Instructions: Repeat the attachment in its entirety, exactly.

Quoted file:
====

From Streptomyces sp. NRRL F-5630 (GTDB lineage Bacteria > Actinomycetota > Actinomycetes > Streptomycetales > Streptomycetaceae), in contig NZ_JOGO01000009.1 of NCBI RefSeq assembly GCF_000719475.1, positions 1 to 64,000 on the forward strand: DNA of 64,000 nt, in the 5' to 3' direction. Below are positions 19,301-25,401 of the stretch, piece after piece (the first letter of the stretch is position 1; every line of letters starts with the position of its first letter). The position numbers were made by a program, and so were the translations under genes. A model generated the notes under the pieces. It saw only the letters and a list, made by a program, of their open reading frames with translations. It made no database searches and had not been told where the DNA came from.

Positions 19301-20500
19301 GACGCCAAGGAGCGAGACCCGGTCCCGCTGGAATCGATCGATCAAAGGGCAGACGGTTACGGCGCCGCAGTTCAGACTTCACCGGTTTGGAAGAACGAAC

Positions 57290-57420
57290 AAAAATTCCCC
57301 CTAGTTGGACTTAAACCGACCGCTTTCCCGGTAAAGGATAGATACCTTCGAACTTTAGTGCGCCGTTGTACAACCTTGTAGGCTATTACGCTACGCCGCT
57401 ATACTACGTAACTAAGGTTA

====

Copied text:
From Streptomyces sp. NRRL F-5630 (GTDB lineage Bacteria > Actinomycetota > Actinomycetes > Streptomycetales > Streptomycetaceae), in contig NZ_JOGO01000009.1 of NCBI RefSeq assembly GCF_000719475.1, positions 1 to 64,000 on the forward strand: DNA of 64,000 nt, in the 5' to 3' direction. Below are positions 19,301-25,401 of the stretch, piece after piece (the first letter of the stretch is position 1; every line of letters starts with the position of its first letter). The position numbers were made by a program, and so were the translations under genes. A model generated the notes under the pieces. It saw only the letters and a list, made by a program, of their open reading frames with translations. It made no database searches and had not been told where the DNA came from.

Positions 19301-20500
19301 GACGCCAAGGAGCGAGACCCGGTCCCGCTGGAATCGATCGATCAAAGGGCAGACGGTTACGGCGCCGCAGTTCAGACTTCACCGGTTTGGAAGAACGAAC

Positions 57290-57420
57290 AAAAATTCCCC
57301 CTAGTTGGACTTAAACCGACCGCTTTCCCGGTAAAGGATAGATACCTTCGAACTTTAGTGCGCCGTTGTACAACCTTGTAGGCTATTACGCTACGCCGCT
57401 ATACTACGTAACTAAGGTTA